SPRINGFIELD, MA (WGGB/WSHM) -- A local high school student is speaking out about the MCAS testing this year, sending a letter to local and state officials concerned about taking the test in person.

Alexander Santiago Alvarado is a senior at Holyoke High School after he moved from Puerto Rico in 2016 without speaking English.

“I have been working so hard since I got to the U.S. and before to have good grades, to excel, to portray the good picture of myself,” Santiago Alvarado said.

He is bilingual, a straight-A student, and in the top ten percent of his graduating class, but he won’t graduate unless he passes the MCAS, which is still scheduled to take place this spring.

“I may not go to college and pursue my dream in which I came to the U.S. in the first place because of this test. I don’t even know how to describe it. You get sad, you get angry, it’s just mixed feelings,” Santiago Alvarado explained.

He has been accepted to his dream school, the University of Massachusetts Amherst, with the hope of studying psychology. But now that could be in question if he doesn’t take the standardized test, something he doesn’t think is fair this year amid the pandemic.

“It’s affected everyone, and I feel like it’s not fair at all for us to expose ourselves and for the teachers either because they need people to prompt the test,” Santiago Alvarado said.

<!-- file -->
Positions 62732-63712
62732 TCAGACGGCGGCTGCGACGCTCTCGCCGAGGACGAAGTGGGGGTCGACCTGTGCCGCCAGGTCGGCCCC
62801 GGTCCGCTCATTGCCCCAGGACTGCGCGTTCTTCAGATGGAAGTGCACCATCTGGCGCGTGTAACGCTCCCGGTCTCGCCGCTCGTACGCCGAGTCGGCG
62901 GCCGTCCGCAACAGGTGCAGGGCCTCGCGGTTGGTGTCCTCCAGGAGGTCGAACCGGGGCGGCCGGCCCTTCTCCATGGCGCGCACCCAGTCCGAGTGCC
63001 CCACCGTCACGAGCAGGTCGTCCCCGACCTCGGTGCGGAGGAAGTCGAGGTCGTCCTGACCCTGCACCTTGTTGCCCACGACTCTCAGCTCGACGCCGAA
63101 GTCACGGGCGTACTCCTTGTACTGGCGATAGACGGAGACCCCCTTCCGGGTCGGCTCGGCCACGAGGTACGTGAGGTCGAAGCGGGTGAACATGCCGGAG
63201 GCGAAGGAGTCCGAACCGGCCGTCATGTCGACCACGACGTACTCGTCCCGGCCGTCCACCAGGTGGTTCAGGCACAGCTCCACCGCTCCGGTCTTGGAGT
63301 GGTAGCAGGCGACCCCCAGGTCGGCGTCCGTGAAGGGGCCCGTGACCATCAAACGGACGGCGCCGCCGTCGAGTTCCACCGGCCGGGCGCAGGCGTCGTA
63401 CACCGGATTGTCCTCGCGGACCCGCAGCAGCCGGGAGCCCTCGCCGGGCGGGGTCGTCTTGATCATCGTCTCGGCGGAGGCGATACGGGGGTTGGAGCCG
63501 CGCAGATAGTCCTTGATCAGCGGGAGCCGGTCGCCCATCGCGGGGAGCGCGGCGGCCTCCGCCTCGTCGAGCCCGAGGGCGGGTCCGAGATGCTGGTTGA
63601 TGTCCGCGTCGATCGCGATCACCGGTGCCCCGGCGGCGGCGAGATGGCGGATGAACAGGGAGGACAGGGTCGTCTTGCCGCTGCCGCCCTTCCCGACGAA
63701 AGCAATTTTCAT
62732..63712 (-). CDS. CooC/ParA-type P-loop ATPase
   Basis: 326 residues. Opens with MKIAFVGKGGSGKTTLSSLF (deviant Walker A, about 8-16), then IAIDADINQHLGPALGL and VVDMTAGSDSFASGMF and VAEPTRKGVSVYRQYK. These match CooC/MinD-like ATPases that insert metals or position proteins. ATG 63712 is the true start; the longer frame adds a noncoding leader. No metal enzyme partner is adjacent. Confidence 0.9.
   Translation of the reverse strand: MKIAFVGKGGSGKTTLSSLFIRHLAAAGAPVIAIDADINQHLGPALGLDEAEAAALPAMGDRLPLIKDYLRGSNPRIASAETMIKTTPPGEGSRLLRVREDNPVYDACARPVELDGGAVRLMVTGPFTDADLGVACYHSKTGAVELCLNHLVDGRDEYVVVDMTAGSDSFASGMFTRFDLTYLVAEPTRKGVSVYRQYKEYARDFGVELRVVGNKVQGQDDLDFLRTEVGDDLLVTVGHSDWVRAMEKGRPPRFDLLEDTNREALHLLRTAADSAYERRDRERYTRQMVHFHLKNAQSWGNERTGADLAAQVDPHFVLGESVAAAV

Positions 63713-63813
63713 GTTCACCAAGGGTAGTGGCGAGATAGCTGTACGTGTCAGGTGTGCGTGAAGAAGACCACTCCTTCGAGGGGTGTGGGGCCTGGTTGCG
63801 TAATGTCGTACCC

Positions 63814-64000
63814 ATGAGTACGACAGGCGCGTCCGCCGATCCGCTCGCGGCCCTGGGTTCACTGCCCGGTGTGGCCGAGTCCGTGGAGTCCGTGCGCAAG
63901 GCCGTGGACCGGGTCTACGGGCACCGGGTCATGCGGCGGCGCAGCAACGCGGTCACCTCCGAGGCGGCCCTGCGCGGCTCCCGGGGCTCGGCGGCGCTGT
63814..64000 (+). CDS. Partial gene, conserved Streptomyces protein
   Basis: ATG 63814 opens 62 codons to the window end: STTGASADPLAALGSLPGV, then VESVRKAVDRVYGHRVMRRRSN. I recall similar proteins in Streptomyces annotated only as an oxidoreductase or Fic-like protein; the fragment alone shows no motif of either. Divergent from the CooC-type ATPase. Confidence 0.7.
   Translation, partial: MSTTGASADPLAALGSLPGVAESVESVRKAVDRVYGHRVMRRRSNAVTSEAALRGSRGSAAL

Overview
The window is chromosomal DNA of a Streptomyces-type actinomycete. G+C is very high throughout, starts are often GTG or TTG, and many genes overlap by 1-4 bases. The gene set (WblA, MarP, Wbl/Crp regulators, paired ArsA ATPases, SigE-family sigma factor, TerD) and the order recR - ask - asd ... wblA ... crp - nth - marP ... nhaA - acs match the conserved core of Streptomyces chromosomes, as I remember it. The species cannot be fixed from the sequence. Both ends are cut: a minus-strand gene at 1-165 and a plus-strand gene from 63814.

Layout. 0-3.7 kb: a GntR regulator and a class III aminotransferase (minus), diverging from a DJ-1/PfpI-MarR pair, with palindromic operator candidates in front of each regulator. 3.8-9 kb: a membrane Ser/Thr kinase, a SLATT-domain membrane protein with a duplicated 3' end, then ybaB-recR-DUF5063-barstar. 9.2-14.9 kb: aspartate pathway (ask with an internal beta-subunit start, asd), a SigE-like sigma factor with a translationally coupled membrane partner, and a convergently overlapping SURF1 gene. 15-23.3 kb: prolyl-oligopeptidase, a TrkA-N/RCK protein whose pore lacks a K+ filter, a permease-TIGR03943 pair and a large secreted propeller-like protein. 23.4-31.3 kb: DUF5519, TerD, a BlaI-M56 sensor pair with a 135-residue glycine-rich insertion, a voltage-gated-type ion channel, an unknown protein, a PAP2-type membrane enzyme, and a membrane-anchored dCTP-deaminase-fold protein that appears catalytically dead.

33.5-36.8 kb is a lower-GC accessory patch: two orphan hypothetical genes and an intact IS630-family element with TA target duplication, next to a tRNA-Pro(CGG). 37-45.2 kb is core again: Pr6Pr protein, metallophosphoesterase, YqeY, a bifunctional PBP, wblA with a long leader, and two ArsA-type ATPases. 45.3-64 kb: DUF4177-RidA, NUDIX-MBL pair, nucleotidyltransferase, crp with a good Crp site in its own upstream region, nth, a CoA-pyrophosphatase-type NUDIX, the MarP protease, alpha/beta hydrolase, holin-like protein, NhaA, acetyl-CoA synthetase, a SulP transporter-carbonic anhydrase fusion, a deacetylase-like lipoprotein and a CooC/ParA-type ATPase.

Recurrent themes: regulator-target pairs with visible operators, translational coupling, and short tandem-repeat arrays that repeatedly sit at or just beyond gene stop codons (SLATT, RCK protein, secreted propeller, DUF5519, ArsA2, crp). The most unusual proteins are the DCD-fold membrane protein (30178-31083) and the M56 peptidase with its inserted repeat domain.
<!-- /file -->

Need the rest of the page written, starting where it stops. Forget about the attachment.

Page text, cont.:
Testing is still scheduled to go on. During the latest Department of Elementary and Secondary Education (DESE) board meeting, Education Commissioner Jeffrey Riley said they are still talking about the test.

“We acknowledge the number of students, schools, and districts affected by COVID has increased,” Riley said. “We are continuing to look into the options available to us in the winter.”

Riley said they are also looking at how the exam will be administered.

"We are exploring a number of options, including the potential for at-home testing, which might be available in certain cases,” Riley said.

But Santiago Alvarado said he hopes his letter sends a message to DESE officials.

“What I'm really hoping, the letter raises awareness that it is not the time to take the test and, in the end, not having to expose ourselves to take it,” Santiago Alvarado said.

There is new information about the standardized test. DESE said it is pushing back the testing schedule for the MCAS and access tests for the current school year. Included in the changes, eleventh graders will no longer have testing in the January - February window for MCAS tests instead, which will take place later in the year.

Testing windows for other eligible students have also been extended through February 12, an additional week.

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